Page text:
The COP20 and the efforts to save the Amazonia

From December 1st to 12th, Lima will be hosting the global climate summit (COP20). This scoping meeting and global significance may not produce a climate treaty, but it seeks to create a movement that influences the decisions of the UN regarding the actions taking on global warming.

In the last years there have been several regional and local climate initiatives with the vision of a sustainable future. Between them there is the People’s Climate March, which attracted 400.000 thousand people to the main streets of New York to fight for the conservation of the environment. It is known that only 20 nations emit 80 per cent of the world’s GHGs and it is important that these countries take responsibly negative effects in the medium and long term.

The latest IPCC report and the UN Climate Summit, highlight forestry and agriculture as major contributors to global warming, although emissions have declined recently. Also the deforestation of the Amazon in Latin America has increased from 29 percent last year to 190 percent this year. This is very worrying for the Amazon rainforests around the world and humanity in general.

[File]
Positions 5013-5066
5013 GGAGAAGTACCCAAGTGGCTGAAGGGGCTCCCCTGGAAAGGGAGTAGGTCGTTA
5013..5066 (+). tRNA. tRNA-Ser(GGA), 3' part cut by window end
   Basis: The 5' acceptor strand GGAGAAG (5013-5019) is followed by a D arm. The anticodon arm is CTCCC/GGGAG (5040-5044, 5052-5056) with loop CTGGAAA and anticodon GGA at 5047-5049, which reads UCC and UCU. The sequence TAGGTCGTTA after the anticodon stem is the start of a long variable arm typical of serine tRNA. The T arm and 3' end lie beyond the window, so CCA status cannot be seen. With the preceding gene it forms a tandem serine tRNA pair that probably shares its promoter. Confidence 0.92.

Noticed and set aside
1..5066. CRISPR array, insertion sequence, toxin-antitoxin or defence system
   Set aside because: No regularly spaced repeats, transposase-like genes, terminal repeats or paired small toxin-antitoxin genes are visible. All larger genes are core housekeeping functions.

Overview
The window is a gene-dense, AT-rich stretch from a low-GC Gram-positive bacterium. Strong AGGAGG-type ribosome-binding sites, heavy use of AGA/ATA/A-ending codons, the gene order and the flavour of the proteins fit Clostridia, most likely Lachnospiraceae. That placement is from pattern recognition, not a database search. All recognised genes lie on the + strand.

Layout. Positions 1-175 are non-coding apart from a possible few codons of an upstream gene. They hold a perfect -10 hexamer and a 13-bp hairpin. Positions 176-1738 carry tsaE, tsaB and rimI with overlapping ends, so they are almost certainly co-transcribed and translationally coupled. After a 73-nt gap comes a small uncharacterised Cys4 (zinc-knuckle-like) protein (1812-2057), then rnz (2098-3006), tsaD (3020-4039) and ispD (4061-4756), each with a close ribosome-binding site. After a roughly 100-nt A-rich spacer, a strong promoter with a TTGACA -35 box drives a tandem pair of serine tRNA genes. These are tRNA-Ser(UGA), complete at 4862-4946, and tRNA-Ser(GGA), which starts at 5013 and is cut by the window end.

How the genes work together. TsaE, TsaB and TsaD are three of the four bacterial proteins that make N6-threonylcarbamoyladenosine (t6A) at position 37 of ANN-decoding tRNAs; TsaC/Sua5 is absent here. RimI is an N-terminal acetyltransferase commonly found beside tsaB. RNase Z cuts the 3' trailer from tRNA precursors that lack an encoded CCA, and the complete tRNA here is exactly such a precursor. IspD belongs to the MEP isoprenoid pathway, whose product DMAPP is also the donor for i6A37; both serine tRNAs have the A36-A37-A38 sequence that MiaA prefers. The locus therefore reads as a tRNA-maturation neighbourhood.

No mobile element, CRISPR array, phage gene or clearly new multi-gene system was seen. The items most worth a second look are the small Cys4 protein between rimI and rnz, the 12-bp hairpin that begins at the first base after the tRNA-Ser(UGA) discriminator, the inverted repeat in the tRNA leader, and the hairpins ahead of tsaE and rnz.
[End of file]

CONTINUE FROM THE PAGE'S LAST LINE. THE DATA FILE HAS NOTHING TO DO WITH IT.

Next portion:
An urgent objective is to end deforestation through voluntary actions of companies and enforcing laws and agreements, seeking always to satisfy the needs of the increasing world population without destroying the forests. In this context, increasing the performance of existing farmland, restore degraded forest lands and care becomes urgent and necessary.

cop20 lima

Source: COP20 Lima

According to Jef Hayward, director of climate program of the Rainforest Alliance´s, global warming not only forces people to leave their homes in coastal flood areas, but also it is displacing small farmers, community foresters and others whose livelihoods depend on land. Therefore it is essential for world leaders climate goals align with food production and sustainable livelihoods in this COP20.

Inkanatura Travel tourist packages, allow visitors to explore the peruvian jungle and its wonders, as well as support the local conservation programs in: Manu Wildlife Center or the Cock of the Rock Lodge in Manu National Park.

Source:  The frog blog

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